New data help show how long impacts will linger on seafloor, where pollutants get into the foodchain
Fall-out from the 2010 Deepwater Horizon oil disaster contaminated more 1,000 square miles of the Gulf of Mexico’s seafloor, but the exact long-term ecological effects are still unknown, said a group of scientists who are tracking 125 major petroleum hydrocarbons settled to the deep ocean floor when the failed Macondo well discharged 160 million gallons of crude oil into the water.
Their new paper, published in the Proceedings of the National Academy of Sciences, outlines the effort to determine how fast each of those compounds will biodegrade. The data came from a federal Natural Resource Damage Assessment of the catastrophic oil spill.
“Now, we can finally take all of this environmental data and begin to predict how long 125 major components of the DWH oil on the deep ocean floor will be there,” said co-author David Valentine, a professor with the University of California, Santa Barbara Department of Earth Science. “The way in which we’ve analyzed all of these different compounds helps answer questions everybody asked right after the 2010 blowout. Yes, we know where a lot of this oil went, and yes, we know what’s happening to it. It is slowly being biodegraded, but each compound is acting a bit differently.”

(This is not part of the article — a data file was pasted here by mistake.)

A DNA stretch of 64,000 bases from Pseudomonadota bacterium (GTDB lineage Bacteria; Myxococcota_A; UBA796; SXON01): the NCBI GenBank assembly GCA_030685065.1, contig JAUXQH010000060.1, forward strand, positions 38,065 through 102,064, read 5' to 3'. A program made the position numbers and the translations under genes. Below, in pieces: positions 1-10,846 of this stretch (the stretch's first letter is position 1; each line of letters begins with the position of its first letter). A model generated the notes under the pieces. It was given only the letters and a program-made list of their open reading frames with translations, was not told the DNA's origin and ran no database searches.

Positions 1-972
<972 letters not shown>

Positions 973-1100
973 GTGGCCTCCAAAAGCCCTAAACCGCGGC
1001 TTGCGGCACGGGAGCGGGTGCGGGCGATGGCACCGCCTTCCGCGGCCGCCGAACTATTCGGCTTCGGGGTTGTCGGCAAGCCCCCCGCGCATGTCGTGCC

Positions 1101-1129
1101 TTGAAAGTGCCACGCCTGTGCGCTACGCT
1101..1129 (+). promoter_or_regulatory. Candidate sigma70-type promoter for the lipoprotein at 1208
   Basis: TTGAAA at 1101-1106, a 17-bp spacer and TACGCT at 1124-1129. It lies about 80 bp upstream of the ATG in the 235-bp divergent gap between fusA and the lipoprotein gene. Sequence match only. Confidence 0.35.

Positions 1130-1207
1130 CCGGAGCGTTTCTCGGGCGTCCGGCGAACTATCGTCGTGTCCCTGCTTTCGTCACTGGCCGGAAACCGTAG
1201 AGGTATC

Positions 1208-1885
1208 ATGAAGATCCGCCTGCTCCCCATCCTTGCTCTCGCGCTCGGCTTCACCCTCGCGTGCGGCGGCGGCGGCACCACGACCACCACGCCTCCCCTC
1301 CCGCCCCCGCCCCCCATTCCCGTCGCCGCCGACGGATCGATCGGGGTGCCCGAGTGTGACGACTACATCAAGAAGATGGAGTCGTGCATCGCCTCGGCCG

Numerous other studies have documented the environmental impacts of the spill, from increased coastal erosion to failed dolphin births and other diseases in cetaceans along the Gulf Coast. Last year, a Florida State University researcher estimated that about 6 to 10 million gallons of oil are still buried in seafloor sediments. The oil-infused mud is a conduit for contamination into the food web, the researchers said.
The new study was aimed at establishing how long those impacts could last. Lead author Sarah Bagby created a chemical fingerprint of Macondo oil based on its biomarker compounds. She identified the subset of samples that matched that fingerprint and developed a rigorous statistical framework to analyze each of the 125 individual hydrocarbons studied.
“The data indicates big particles of hydrocarbon that came down to the seafloor are not going away as quickly as smaller ones, which has a variety of implications,” Valentine said. “This hadn’t previously been observed at this spatial scale or in this sort of environment, so this work is important in understanding the fate of oil that reaches the seafloor.”
The study also found, circumstantially, that the chemical dispersant applied at the ruptured well helped spur a rapid biodegradation of oil in the water column, but that the prolonged suspension of oil in the water during the degradation phase may have increase the risk of exposure to some organisms.